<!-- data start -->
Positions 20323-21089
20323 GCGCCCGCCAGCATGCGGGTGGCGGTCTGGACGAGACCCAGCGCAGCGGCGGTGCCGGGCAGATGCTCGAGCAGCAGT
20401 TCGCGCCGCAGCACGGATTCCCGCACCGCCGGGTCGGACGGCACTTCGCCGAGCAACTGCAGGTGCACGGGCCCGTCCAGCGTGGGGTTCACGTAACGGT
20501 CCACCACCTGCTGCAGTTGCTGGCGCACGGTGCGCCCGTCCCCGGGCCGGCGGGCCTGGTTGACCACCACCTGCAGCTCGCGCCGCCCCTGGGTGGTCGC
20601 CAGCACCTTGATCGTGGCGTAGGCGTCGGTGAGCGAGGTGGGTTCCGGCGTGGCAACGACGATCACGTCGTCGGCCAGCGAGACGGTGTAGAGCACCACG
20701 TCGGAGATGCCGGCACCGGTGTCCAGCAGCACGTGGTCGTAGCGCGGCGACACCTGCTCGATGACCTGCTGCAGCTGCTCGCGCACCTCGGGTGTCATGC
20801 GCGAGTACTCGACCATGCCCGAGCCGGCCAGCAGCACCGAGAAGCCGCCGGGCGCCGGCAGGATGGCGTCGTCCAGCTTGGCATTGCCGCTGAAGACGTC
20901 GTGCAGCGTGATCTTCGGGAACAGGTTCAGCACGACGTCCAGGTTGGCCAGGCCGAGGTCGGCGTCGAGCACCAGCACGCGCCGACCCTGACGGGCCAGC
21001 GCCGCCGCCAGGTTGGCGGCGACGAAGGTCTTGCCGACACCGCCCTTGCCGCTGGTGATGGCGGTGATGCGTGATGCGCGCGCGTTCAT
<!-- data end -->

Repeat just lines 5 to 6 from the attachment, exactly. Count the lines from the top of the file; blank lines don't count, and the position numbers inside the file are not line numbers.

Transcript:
20601 CAGCACCTTGATCGTGGCGTAGGCGTCGGTGAGCGAGGTGGGTTCCGGCGTGGCAACGACGATCACGTCGTCGGCCAGCGAGACGGTGTAGAGCACCACG
20701 TCGGAGATGCCGGCACCGGTGTCCAGCAGCACGTGGTCGTAGCGCGGCGACACCTGCTCGATGACCTGCTGCAGCTGCTCGCGCACCTCGGGTGTCATGC